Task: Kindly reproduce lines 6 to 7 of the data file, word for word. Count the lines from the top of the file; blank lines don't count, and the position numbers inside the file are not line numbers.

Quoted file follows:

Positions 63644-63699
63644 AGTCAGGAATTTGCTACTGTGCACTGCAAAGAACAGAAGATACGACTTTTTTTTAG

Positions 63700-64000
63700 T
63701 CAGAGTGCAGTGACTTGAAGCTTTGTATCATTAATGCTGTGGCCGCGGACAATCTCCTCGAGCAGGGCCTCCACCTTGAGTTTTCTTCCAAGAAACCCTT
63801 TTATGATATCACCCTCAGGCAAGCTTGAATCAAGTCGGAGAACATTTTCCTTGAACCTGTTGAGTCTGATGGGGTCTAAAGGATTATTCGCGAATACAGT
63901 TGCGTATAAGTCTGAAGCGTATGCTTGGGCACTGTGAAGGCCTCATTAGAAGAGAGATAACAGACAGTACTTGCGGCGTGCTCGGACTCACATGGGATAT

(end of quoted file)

63801 TTATGATATCACCCTCAGGCAAGCTTGAATCAAGTCGGAGAACATTTTCCTTGAACCTGTTGAGTCTGATGGGGTCTAAAGGATTATTCGCGAATACAGT
63901 TGCGTATAAGTCTGAAGCGTATGCTTGGGCACTGTGAAGGCCTCATTAGAAGAGAGATAACAGACAGTACTTGCGGCGTGCTCGGACTCACATGGGATAT